Early success in the 1922 Isle of Man Tourist Trophy, when Bentleys finished second, fourth, and fifth to take the Team Prize, led to the introduction of the TT Replica (later known as the Speed Model) on the existing 9′ 9½” wheelbase, short standard chassis. Identified by the Red Label on its radiator, the Speed Model differed by having twin SU ‘sloper’ carburettors, a higher compression ratio, different camshaft and the close-ratio A-type gearbox, the latter being standard equipment prior to 1927 when the C-type ‘box was adopted. These engine changes increased maximum power from the standard 70 to 80bhp and raised top speed to an impressive 90mph. Other enhancements included the larger (11-gallon) fuel tank and (usually) André Hartford shock absorbers. Bentley made approximately 1,600 3-Litre models, the majority of which was bodied by Vanden Plas with either open tourer or saloon coachwork.
Michael Hay’s authoritative work, Bentley, The Vintage Years, records the fact that chassis number ‘1025’ was completed as a Speed Model with two-seater sports coachwork by Park Ward and registered ‘BW 8691’ in March 1925. The car retains its original body and chassis, the number ‘1025’ appearing on the bonnet edges and also on the front dumb iron. Engine number ‘451’ is not original to this chassis, which was completed with ‘1037’, but is an earlier unit (from chassis ‘443’) complete with SU ‘Sloper’ carburettors and the early-type sump. One of only 513 Speed Models built, ‘BW 8619’ was first owned by one H F Rutter followed by The Hon Mountjoy-Fane (1927), Stanley Robinson (1928), four other owners, David Dolton (1966), John Malyan of Billingshurst, Sussex (1997) and Peter Gwynn from June 2003.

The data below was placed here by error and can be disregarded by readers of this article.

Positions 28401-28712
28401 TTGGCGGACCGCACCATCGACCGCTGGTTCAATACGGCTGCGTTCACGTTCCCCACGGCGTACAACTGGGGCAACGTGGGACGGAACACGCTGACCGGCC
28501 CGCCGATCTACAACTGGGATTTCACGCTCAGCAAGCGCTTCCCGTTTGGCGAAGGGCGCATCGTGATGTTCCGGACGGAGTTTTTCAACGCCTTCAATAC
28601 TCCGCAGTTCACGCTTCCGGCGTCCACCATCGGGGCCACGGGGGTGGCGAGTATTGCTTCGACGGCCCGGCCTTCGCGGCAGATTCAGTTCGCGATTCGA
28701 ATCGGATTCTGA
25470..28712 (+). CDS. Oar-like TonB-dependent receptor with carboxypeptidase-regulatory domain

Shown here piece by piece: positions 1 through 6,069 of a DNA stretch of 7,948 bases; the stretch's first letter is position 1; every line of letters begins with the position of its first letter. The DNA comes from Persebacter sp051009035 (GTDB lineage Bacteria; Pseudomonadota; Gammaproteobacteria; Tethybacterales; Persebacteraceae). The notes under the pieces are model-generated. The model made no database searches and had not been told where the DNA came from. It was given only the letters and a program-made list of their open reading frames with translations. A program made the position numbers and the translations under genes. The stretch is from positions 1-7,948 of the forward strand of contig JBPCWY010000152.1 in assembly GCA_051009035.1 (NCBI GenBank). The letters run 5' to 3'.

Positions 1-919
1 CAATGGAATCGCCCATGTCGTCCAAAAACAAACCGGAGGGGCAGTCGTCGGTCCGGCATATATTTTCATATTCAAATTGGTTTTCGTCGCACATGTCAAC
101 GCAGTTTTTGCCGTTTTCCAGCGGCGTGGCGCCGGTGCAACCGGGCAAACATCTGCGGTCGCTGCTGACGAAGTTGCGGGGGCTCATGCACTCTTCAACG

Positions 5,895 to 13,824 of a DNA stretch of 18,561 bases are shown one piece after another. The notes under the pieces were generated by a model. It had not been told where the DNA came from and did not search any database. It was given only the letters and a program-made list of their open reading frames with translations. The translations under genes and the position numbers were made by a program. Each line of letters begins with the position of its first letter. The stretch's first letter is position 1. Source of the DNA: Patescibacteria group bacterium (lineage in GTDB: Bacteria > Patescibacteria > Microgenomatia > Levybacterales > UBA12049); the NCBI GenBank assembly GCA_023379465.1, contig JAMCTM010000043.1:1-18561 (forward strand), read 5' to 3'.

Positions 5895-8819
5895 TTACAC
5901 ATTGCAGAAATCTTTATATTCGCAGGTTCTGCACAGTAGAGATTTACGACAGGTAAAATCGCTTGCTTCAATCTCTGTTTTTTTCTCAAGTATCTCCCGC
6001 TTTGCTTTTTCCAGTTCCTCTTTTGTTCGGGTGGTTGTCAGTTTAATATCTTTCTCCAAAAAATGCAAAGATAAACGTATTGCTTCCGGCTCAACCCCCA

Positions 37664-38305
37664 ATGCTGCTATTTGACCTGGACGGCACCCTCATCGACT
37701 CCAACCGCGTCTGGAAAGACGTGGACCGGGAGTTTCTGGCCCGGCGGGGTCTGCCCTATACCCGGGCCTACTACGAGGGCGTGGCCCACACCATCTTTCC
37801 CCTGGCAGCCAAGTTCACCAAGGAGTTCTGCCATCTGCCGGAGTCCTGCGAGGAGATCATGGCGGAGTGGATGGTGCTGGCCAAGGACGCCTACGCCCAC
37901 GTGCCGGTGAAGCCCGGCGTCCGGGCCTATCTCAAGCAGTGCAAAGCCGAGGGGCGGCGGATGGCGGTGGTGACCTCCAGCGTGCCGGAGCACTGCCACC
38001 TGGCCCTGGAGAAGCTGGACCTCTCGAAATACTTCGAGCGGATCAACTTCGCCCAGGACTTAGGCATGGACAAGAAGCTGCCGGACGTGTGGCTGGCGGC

Previous owner John Malyan had acquired the car via Tim Houlding of Court Consultancy. Described by them as having original and unique coachwork, the Bentley had been in single ownership for 31 years and was said to be ‘scruffy’. Malyan restored the car, the engine being completely rebuilt by renowned marque specialist Roger Cook. Invoices on file from Elmdown Engineering of Hungerford, Berkshire, James Pearce of Wisborough Green, Sussex and Bruce Young of Worcestershire detail the work carried out from 1998 to 2001 while ‘BW 8619’ was in Mr Malyan’s ownership. Sensible modifications incorporated include Kenlowe electric cooling fans, Laycock overdrive and large, finned brake drums. Other noteworthy features include a side-mounted spare and a lovely, delicate windscreen. The rear compartment in the tail is lockable and ideal for stowage on longer runs and rallies. Peter Gwynn acquired gears for the close-ratio ‘A’-type ‘box from Brineton Engineering.
A class winner at the BDC Concours in 1999, the 3-Litre remains in generally very good order but has mellowed a little since its restoration. It started on the button for the recent photo shoot and ‘gave the feeling that you could hop in it and trundle around France for two weeks quite happily’.
Finished in black with matching hood and Burgundy wheels and interior, the car is offered with a beautifully presented file containing restoration invoices and photographs; Bentley service record sheet (up to 1933); most MoTs dating back to 1997; sundry old tax discs and bills for maintenance; Swansea V5 registration document and MoT to 14th July 2012. Open vintage Bentleys rarely come to market with their original body, and this Speed Model Two-Seater with unique coachwork by Park Ward is a welcome change to the archetypal Four-Seat Venden Plas Tourer.